Triple digit temperatures also bring power problems

Triple digit temperatures also bring power problems

Nothing feels better than walking into an air-conditioned building after being out in this heat but if we're not careful when it comes to power usage, that might not be an option.

LITTLE ROCK, AR - Just like water, conserving power in these triple-digit temperatures is a necessary adjustment we all have to make to guarantee we still have it tomorrow.

"The heat does put extra stress on the electrical grid," said Sally Graham with Entergy, Arkansas.

Entergy is working around the clock to monitor stress levels on sub-stations throughout the state. Although we haven't had any outages from over-usage yet, people like Lester Eugene are experiencing other heat-related power problems.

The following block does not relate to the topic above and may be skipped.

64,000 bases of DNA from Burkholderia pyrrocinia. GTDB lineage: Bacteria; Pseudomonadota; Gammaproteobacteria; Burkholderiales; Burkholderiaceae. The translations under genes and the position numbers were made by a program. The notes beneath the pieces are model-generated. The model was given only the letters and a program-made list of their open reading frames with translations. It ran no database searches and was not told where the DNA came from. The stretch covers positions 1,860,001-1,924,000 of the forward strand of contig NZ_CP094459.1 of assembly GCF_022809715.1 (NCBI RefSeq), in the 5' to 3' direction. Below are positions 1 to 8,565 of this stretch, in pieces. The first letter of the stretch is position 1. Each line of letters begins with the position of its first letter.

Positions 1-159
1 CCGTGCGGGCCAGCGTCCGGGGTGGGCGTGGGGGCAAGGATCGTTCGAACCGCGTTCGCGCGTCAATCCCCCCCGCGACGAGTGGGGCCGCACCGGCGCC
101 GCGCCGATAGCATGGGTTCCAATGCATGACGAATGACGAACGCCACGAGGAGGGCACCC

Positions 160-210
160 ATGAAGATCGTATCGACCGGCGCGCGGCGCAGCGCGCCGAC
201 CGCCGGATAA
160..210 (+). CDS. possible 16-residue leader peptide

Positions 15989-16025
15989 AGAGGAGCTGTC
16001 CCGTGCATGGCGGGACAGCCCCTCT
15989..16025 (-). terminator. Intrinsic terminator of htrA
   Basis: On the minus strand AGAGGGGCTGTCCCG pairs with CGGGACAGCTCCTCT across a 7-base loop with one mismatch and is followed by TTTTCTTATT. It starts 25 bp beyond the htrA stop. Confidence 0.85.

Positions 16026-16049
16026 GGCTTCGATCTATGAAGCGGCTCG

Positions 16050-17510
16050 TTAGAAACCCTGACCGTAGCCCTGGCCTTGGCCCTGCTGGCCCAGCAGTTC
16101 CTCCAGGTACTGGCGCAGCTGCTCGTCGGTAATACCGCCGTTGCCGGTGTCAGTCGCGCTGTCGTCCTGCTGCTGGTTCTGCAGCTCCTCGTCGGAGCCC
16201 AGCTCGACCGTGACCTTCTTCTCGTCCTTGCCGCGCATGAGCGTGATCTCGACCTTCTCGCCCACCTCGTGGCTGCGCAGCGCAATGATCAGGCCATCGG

"I don't like being in the heat," said Eugene. "Then, if you open the doors, you've still got hot air coming in."

So he's outside working on the car to get out of his hot house and into a public place with working air conditioning while Entergy finds the branch that snapped off in the heat and knocked out Eugene's power.

"There are Entergy, Arkansas personnel working 24/7 making sure that there isn't a problem," said Graham.

"Most times, the power will go out when you've got a bad storm, but this is the first time we've had it happen with the heat," said Eugene. "It kind of surprised us!"

Here's how much energy we're all using: one megawatt powers about 500 homes in average weather. In this heat, one megawatt only powers about 200 homes.

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